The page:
Empty love means commitment without passion or intimacy. At times, a strong relationship can lose its “spark”. For eg., arranged marriage or couples who stay together just for the sake of children.
Romantic love wherein couples share emotional intimacy and enjoy sexual passion but their future relationship plans are undecided. For eg., dating.
Companionate love means stronger than friendship because there’s long-term commitment but there’s minimal or no sexual passion. For eg., a couple that enjoys each other’s company and their relationship but no longer feel much sexual interest.
Fatuous love means there’s passion and commitment without intimacy. For eg., mindless loving where there’s no emotional bond between partners. Such relationships often sustain.
Consummate love means an ideal love i.e. a long term relationship where the couple has emotional bond and sexual passion towards each other.
Following is a table of Sternberg’s Triangular theory of love. Each type of love is described by the presence or absence of the 3 primary components : intimacy, passion & commitment.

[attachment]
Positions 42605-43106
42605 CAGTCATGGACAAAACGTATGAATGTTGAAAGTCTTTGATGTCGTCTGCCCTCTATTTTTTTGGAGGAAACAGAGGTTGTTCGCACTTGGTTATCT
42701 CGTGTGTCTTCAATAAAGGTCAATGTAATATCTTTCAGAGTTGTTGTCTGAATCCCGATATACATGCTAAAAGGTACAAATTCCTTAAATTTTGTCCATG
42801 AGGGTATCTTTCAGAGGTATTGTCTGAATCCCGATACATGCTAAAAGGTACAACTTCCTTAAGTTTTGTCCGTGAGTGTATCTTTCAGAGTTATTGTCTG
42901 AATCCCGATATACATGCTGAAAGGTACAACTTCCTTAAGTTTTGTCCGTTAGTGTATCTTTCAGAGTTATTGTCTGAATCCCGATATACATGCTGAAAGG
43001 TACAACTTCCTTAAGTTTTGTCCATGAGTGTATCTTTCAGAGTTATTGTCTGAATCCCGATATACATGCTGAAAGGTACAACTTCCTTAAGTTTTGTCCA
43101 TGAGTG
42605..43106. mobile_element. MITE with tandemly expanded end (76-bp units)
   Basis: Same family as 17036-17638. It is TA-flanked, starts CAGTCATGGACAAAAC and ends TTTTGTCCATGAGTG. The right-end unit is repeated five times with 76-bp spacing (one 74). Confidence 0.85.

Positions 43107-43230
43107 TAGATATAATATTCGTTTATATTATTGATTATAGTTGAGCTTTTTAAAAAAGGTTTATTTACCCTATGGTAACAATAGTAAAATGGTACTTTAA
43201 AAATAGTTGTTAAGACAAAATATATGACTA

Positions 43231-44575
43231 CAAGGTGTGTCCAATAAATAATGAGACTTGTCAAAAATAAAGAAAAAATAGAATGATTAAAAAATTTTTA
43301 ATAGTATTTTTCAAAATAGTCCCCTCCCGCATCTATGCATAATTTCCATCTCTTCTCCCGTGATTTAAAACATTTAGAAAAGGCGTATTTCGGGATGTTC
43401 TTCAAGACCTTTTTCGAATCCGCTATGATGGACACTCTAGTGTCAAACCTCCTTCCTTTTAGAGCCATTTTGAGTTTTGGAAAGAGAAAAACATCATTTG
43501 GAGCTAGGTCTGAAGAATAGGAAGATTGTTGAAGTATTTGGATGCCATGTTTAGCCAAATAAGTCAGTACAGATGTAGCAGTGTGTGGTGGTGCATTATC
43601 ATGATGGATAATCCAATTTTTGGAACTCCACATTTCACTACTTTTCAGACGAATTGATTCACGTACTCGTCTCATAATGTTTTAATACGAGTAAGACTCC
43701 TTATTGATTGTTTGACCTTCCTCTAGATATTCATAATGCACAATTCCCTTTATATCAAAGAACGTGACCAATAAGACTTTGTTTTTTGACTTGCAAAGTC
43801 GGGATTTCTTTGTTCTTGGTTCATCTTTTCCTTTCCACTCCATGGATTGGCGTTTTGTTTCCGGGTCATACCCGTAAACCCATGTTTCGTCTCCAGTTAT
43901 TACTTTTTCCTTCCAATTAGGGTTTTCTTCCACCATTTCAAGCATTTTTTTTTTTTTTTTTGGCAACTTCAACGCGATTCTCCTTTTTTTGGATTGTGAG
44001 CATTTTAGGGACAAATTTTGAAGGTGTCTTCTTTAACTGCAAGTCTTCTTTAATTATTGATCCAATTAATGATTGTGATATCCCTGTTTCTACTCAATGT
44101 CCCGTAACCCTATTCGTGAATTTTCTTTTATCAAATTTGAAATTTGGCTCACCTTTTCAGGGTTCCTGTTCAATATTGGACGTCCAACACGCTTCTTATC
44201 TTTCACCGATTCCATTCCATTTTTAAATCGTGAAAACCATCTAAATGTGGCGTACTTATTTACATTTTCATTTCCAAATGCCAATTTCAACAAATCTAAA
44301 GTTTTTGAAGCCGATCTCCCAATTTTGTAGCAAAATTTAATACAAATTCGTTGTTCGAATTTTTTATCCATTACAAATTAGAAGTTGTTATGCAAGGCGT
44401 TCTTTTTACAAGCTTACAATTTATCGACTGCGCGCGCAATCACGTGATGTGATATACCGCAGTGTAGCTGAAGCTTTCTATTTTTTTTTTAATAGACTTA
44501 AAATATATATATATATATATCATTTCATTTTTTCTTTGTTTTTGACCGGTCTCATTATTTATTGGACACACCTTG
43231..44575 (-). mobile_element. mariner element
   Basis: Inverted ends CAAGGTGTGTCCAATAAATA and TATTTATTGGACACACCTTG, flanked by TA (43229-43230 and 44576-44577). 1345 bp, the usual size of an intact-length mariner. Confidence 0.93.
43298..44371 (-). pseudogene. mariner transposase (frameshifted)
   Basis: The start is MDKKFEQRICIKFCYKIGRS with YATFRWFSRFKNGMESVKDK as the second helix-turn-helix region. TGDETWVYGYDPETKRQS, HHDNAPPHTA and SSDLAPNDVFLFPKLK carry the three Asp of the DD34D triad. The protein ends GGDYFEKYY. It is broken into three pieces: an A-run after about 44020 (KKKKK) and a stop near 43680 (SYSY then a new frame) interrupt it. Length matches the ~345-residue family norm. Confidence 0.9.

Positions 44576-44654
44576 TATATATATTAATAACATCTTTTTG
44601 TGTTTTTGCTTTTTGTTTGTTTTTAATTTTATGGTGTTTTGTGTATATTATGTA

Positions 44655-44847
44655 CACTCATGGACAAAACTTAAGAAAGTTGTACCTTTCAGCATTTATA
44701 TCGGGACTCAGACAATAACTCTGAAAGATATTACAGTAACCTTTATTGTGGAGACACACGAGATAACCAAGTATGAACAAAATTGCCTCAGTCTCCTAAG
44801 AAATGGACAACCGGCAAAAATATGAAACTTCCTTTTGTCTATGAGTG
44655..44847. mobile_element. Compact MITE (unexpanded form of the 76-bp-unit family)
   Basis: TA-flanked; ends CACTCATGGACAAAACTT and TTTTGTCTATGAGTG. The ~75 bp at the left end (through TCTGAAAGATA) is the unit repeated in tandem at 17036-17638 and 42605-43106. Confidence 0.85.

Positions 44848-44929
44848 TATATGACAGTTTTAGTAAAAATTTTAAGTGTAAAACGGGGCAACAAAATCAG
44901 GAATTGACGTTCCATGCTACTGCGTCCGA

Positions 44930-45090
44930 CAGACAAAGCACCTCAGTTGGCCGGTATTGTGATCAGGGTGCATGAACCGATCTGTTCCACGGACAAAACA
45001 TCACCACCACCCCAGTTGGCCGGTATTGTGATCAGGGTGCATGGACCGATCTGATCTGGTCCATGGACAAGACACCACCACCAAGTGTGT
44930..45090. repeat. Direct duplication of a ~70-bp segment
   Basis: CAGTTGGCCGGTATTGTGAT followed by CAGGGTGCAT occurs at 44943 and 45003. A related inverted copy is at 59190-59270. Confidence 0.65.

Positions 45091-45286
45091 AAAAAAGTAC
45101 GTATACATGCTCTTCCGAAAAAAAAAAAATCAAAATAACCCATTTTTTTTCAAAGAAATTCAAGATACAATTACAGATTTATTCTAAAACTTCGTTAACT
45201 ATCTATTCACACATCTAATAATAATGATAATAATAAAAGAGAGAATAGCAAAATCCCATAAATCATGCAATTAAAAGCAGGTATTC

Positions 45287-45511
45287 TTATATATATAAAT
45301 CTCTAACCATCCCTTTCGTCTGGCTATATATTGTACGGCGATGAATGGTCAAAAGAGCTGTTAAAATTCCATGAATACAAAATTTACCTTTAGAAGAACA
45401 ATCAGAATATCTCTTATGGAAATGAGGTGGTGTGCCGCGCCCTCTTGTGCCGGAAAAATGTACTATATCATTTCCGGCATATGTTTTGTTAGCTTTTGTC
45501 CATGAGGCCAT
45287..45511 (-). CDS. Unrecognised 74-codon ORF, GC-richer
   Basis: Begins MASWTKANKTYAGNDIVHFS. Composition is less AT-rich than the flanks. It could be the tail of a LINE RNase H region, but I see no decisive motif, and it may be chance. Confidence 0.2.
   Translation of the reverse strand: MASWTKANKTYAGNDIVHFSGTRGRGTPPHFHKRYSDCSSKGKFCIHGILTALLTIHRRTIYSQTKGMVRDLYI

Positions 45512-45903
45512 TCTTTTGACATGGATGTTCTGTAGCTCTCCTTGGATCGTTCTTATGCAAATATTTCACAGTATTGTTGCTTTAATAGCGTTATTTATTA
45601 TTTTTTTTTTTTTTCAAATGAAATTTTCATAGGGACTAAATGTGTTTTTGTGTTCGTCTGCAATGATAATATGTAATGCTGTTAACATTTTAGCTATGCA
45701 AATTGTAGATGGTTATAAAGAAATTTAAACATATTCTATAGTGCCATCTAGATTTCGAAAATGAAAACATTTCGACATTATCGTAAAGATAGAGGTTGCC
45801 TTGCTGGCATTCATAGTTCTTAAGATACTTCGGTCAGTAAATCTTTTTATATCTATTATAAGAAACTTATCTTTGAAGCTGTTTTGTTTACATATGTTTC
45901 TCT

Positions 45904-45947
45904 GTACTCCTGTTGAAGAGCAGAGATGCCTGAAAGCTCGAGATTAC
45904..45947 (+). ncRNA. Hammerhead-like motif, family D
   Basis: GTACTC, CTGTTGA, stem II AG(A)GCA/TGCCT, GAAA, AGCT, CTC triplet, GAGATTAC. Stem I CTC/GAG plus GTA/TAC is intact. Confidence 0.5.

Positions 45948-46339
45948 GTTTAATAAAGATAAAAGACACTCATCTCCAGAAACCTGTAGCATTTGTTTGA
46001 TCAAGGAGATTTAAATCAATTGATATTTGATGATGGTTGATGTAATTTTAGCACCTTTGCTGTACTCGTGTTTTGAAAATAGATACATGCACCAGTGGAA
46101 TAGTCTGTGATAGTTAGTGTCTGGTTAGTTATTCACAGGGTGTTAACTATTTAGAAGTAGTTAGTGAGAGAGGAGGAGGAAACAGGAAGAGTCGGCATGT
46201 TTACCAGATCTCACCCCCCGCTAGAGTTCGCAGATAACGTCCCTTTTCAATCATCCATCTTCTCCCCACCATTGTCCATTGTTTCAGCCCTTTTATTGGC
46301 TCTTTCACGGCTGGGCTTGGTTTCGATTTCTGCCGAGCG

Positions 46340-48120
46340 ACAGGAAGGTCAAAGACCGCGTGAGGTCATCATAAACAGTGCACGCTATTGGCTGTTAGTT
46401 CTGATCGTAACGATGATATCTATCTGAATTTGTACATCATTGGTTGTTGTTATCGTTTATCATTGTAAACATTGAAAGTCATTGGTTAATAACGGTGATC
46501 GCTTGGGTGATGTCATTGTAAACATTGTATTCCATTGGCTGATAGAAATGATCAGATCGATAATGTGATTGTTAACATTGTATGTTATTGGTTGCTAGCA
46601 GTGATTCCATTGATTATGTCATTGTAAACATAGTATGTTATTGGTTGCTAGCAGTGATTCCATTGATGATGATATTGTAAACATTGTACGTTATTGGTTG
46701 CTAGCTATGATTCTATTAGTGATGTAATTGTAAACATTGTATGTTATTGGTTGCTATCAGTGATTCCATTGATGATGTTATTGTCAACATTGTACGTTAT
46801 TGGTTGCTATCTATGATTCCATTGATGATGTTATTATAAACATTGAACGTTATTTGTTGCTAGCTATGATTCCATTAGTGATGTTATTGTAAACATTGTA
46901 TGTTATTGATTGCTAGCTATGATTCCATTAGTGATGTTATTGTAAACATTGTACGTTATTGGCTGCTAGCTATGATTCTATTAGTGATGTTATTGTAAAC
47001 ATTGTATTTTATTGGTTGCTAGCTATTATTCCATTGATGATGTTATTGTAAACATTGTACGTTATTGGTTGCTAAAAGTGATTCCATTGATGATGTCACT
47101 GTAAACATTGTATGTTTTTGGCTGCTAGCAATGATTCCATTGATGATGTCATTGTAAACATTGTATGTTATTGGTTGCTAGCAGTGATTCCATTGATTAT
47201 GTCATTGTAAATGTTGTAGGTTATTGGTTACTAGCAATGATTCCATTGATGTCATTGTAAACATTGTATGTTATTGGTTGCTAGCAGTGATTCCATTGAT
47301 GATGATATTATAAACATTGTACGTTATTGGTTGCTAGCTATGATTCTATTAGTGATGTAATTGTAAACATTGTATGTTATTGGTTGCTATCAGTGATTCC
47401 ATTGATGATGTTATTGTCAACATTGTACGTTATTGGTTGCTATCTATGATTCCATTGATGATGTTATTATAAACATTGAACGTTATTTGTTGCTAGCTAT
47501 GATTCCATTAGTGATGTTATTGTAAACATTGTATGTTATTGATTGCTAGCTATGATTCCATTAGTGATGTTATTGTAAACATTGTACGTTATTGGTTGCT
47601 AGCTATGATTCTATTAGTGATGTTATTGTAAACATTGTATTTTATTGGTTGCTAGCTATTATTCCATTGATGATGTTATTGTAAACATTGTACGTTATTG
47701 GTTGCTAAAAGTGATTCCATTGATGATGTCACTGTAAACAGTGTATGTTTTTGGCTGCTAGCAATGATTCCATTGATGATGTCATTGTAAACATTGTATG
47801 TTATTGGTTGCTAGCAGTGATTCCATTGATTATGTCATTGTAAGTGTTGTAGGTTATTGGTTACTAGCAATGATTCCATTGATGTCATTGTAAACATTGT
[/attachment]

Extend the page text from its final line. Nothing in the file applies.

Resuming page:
|Type of love||Intimacy||Passion||Commitment|
Psychologists have criticized Sternberg’s theory on many factors. Sternberg’s theory was criticized because he didn’t specify if the different parts of love depend on how long the couple has been together or what stage they’re in. His theory oversimplifies love’s complex nature and reduces it to just 3 components: intimacy, passion, and commitment. Love is a multidimensional phenomenon. Also, he only looked at a small group of couples who were married for 4-5 years. Love may be different for people who are in college than for people who aren’t. His theory tries to explain love but doesn’t cover all the things that help love grow.
Another psychologist John Lee gave the Colour Wheel Model of Love, suggesting 3 primary love styles.
1)Eros means involving both physical as well as emotional passion, which can be love for an ideal person.
2)Ludus means game. Ludus means playful, fun love but may not be serious. People in this kind of love are scared of commitment & wary of intimacy.